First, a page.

During the 1980s many of James's mystery novels were adapted for television by Anglia Television for the ITV network in the UK. These productions have been broadcast in other countries, including the USA on its PBS channel. These productions featured Roy Marsden as Adam Dalgliesh. According to P.D. James in conversation with Bill Link on May 3, 2001 at the Writer's Guild Theatre, Los Angeles, Roy Marsden "...is not my idea of Dalgliesh, but I would be very surprised if he were." The BBC has since adapted Death in Holy Orders (2003) and The Murder Room (2004) as one-off dramas starring Martin Shaw as Dalgliesh.
Her novel The Children of Men (1992) was the basis for the feature film Children of Men (2006), directed by Alfonso Cuarón and starring Clive Owen, Julianne Moore and Michael Caine. Despite substantial changes from the book, James was reportedly pleased with the adaptation and proud to be associated with the film.
Adam Dalgliesh mysteries
- Cover Her Face (1962)
- A Mind to Murder (1963)
- Unnatural Causes (1967)
- Shroud for a Nightingale (1971)
- The Black Tower (1975)
- Death of an Expert Witness (1977)
- A Taste for Death (1986)
- Devices and Desires (1989)
- Original Sin (1994)
- A Certain Justice (1997)
- Death in Holy Orders (2001)
- The Murder Room (2003)
- The Lighthouse (2005)
- The Private Patient (2008)
Cordelia Gray mysteries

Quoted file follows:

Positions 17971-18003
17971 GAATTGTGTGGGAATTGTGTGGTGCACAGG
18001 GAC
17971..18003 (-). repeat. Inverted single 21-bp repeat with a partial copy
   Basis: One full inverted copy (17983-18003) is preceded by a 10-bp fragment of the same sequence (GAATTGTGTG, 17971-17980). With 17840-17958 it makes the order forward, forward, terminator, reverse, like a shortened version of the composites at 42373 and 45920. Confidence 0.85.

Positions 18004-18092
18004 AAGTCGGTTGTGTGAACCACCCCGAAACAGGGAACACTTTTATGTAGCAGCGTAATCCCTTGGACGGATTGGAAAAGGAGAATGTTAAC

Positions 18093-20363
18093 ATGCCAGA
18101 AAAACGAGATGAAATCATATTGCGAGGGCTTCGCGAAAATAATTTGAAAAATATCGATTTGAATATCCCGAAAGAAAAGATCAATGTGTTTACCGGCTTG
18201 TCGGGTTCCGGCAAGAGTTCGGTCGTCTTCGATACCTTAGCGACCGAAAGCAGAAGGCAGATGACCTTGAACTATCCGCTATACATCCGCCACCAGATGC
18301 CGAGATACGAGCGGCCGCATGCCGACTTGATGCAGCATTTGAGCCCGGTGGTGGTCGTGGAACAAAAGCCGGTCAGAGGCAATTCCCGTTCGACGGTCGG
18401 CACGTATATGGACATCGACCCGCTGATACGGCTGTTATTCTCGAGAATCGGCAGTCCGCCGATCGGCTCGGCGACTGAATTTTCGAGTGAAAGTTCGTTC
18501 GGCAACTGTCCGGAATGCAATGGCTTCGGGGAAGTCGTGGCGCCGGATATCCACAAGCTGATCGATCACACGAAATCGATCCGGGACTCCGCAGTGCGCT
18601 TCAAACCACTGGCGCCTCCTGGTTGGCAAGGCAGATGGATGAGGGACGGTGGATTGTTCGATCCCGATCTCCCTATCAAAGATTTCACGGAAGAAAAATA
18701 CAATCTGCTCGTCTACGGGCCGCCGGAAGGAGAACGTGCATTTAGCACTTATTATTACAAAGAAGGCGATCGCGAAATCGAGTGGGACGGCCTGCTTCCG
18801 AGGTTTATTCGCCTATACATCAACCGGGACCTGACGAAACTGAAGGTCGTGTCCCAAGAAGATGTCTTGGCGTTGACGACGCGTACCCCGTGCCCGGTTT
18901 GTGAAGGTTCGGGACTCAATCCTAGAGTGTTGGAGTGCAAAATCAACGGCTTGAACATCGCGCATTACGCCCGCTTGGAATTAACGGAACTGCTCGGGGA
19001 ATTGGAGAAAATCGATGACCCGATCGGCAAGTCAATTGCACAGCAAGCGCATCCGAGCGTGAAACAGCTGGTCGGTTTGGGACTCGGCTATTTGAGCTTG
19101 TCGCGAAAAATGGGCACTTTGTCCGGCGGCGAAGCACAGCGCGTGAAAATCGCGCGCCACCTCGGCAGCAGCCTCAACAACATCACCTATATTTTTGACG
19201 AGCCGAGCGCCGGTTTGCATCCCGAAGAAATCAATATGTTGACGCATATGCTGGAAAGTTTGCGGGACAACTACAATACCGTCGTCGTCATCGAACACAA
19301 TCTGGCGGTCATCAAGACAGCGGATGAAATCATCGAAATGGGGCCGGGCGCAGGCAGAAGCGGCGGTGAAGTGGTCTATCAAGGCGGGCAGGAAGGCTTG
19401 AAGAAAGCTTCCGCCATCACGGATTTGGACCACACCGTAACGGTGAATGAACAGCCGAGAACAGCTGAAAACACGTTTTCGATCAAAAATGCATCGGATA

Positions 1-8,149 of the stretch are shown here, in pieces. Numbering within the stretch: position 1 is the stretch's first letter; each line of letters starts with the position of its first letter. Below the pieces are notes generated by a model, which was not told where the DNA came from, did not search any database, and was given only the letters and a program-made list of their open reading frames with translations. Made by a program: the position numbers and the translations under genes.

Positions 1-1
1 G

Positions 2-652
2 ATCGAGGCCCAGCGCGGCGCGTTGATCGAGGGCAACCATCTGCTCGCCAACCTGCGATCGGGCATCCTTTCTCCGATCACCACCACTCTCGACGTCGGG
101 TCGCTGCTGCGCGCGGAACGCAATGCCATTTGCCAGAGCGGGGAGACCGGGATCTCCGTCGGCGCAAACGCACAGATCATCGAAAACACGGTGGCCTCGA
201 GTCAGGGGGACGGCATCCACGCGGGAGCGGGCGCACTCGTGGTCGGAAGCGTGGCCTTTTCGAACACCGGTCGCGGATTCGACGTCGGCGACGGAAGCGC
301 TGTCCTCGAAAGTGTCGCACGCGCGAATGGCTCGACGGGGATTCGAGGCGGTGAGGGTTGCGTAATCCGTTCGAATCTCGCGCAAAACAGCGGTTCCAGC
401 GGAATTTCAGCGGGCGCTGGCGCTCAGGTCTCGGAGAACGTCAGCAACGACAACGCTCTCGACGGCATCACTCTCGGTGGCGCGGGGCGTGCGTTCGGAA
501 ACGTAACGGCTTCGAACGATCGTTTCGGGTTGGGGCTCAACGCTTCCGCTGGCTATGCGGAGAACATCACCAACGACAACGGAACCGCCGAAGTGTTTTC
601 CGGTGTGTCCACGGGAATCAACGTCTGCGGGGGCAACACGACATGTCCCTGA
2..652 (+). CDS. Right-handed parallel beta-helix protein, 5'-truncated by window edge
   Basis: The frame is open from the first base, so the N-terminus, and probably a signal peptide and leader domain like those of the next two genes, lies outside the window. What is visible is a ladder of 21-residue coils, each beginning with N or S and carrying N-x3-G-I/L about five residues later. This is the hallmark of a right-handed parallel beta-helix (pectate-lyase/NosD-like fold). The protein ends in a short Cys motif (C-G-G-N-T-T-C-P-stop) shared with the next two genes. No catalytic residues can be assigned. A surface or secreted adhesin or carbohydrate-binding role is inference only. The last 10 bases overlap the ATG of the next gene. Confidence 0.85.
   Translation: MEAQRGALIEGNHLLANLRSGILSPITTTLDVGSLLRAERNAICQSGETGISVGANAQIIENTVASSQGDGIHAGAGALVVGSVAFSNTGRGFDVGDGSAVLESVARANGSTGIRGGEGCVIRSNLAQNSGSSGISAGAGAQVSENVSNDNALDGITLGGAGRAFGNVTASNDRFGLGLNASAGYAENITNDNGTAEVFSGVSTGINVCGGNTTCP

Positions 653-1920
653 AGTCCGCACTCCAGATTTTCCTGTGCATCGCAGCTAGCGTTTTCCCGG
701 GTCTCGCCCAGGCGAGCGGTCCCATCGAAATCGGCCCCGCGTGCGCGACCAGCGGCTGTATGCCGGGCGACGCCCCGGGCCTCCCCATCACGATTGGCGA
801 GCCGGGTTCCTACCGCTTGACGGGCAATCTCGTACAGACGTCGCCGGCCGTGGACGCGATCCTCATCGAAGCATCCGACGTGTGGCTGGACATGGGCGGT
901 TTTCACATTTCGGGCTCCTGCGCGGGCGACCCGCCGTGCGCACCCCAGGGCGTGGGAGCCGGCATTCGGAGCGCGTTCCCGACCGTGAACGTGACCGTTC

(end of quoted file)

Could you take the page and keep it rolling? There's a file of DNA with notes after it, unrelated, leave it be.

- Crime Times Three (1979), later reprinted as Three Complete Novels (1988), comprising Cover Her Face, A Mind to Murder, and Shroud for a Nightingale
- Murder in Triplicate (1980), later reprinted as In Murderous Company (1988), comprising Unnatural Causes, An Unsuitable Job for a Woman, and The Black Tower
- Trilogy of Death (1984), comprising Innocent Blood, An Unsuitable Job for a Woman, and The Skull Beneath the Skin
- A Dalgliesh Trilogy (1989), comprising Shroud for a Nightingale, The Black Tower, and Death of an Expert Witness
- A Second Dalgliesh Trilogy (1993), comprising A Mind to Murder, A Taste for Death, and Devices and Desires
- An Adam Dalgliesh Omnibus (2008), comprising A Taste for Death, Devices and Desires, and Original Sin
- The Maul and the Pear Tree: The Ratcliffe Highway Murders, 1811 (1971), with Thomas A. Critchley
- Time to Be in Earnest: A Fragment of Autobiography (1999)
- Talking About Detective Fiction (2009)
TV and film adaptations 
- 1984 Shroud for a Nightingale
- 1985 Cover Her Face
- Unnatural Causes
- Original Sin
- The Black Tower
- Death of an Expert Witness
- A Taste For Death
- Devices and Desires
- A Mind to Murder
- A Certain Justice
- An Unsuitable Job for a Woman
- 2003 Death in Holy Orders
- 2004 The Murder Room
- 2006 Children of Men (feature film).
Selected awards and honours 
- Officer of the Order of the British Empire, 1983
- Associate Fellow of Downing College, Cambridge, 1986
- Life peerage, Baroness James of Holland Park (of Southwold in the County of Suffolk), 1991
- Fellow of the Royal Society of Literature
- Fellow of the Royal Society of Arts
- President of the Society of Authors 1997–
- University of Buckingham, 1992
- University of Hertfordshire, 1994
- University of Glasgow, 1995
- University of Essex, 1996
- University of Durham, 1998
- University of Portsmouth, 1999
- University of London, 1993
- St Hilda's College, Oxford, 1996